Thursday, August 27, 2015

Many kids enjoy hands on science exploration. This interest present a great opportunity to connect science inquiry with writing while encouraging kids to follow the proper flow of scientific inquiry.
Science for Kids: how to connect science to writing

From Science Play to “Real” Science

Science-Play-Oil-Water
I don’t know how things work in your house, but my little scientist usually can’t wait to “do science”. While I appreciate her enthusiasm, jumping directly into experiments usually results in a lot of fun and sensory science play but not in any sort of increased understanding of how real scientists approach their work. In this sense, reading books about scientists helped more than doing science experiment, because Smarty learned from books that real scientist do a lot of writing – they have observational notebooks, they measure and record their data, and, of course, they also write books and articles about their discoveries. Even though my daughter was a reluctant writer until the middle of the second grade, I always encouraged her to put a pen to paper during science projects. In school, kids also maintained “science journals” where they recorded their observations and drew pictures.

How a Science Journal Might Look Like

First-Science-Journal
A younger child might simply draw or trace objects during nature walks – it’s a great way to encourage observational science, especially for visual-spatial children. As Smarty was getting older, she quickly shifted from drawing, which she never particularly enjoyed, to writing her own science recipes:
science-journal-K-grade
A science observation journal – kindergarten

science-journal-3-grade
A science notebook – 3rd grade

A Science Journal Printable

For this post I have put together this science journal printable to help train future scientists in a scientific process of formulating the question and the hypothesis, practicing their powers of observation and drawing conclusions. We haven’t had a chance to test it yet, but hopefully my readers will find this Think Like a Scientist printable journal useful.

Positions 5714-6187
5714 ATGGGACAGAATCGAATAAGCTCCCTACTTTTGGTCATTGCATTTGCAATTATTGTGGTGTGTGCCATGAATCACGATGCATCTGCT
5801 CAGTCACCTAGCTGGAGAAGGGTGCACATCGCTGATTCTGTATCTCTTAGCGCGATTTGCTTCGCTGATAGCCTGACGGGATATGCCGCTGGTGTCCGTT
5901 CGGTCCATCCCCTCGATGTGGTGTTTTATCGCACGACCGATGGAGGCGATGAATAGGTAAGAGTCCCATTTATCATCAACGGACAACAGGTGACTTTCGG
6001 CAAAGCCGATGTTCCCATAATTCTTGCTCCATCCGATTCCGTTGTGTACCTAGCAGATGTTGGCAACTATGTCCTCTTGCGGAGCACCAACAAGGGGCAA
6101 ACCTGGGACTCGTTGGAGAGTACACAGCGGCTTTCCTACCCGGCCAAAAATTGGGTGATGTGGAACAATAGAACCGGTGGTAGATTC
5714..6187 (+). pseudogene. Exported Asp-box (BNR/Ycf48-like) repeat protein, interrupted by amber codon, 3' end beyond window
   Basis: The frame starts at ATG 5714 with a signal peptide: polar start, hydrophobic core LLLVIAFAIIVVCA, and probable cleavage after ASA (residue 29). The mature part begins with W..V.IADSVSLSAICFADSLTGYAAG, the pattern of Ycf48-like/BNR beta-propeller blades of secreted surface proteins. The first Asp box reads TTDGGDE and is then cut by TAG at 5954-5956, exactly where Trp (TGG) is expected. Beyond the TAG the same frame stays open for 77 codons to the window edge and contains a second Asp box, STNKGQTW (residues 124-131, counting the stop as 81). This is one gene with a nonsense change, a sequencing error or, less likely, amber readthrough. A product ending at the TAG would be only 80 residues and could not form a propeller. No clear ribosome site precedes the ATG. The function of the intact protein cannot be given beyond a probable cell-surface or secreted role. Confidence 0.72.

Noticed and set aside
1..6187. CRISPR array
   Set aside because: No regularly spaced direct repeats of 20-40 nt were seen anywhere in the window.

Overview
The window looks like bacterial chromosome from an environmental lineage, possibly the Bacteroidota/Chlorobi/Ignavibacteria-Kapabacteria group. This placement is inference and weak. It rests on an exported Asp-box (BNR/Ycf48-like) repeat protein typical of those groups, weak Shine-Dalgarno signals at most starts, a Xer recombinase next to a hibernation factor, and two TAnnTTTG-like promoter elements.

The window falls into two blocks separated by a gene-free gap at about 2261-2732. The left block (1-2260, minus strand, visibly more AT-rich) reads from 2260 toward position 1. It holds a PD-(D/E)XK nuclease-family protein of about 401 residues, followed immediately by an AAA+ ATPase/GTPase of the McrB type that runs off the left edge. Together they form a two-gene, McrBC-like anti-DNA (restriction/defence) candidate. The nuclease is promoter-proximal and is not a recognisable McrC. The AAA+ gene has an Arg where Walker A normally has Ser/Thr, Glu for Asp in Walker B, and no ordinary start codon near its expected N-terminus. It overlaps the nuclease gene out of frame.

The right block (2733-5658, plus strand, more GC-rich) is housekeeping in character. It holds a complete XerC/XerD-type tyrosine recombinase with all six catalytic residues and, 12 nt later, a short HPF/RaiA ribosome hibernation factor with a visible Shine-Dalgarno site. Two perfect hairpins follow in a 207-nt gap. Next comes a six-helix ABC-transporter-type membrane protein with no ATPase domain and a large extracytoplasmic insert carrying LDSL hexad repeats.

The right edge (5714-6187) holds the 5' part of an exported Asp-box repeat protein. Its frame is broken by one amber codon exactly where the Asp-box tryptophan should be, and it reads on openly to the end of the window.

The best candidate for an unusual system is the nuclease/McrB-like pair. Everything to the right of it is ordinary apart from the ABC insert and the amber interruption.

How to connect science and writing in science exploration with kids

Your Turn

Do you ask your kids to do some writing during science? Why or why not?

More Science for Kids?

Follow my Science Pinterest board
Follow Natalie Planet Smarty Pants's board Science on Pinterest.

Teach Second Grade

This post was inspired by collaboration of kid bloggers that either homeschool their second graders or complement their learning with after school activities at home. Our theme for this week was Journals. Visit my blog friends for more journal activities for 2nd graders:
Apple Writing Prompts and Papers from Sallie Borrink Learning
Cursive Handwriting Journal from Sugar Aunts
Heart to Heart Journals from Still Playing School
Digital Journalling with Kids from Rainy Day Mum
Fall Themed Reading Journal from Look! We're Learning!
Connecting Science and Writing from Planet Smarty Pants

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7 comments:

Kim Staten said...

This is such a great idea! I love the pictures drawn from observations!

Kim Staten said...

What a great idea! I love the pictures drawn from observations! My 2nd grader would love doing that!

Cerys Parker said...

LOVE your printable - I see so much science play which is great but very little actual science teaching. The journal is fantastic and a great way for 2nd graders to get into the correct mind set that science isn't just about the experiments but about the process and theory behind it.

Colleen SugarAunts said...

I love this idea for combining science and journaling. They will have so much fun looking over past experiments, too!

maryanne @ mama smiles said...

Your journal is great! Emma is very intuitively academic and does a lot of writing around her science experiments, but she would still enjoy this printable.

An Almost Unschooling Mom said...

I really appreciated the Young Scientist Club kits we used when the children were younger, for just this reason. They had all the fun "wow" type experiments, but also walked the children through creating scientific notebooks to record their observations.

JL said...

We tend to do more science journaling than science experiments. It stems from our need to document everything. Sometimes K does her own research online via YouTube and take notes from that during her free time.

I love Smarty's journal entries and her worksheet idea!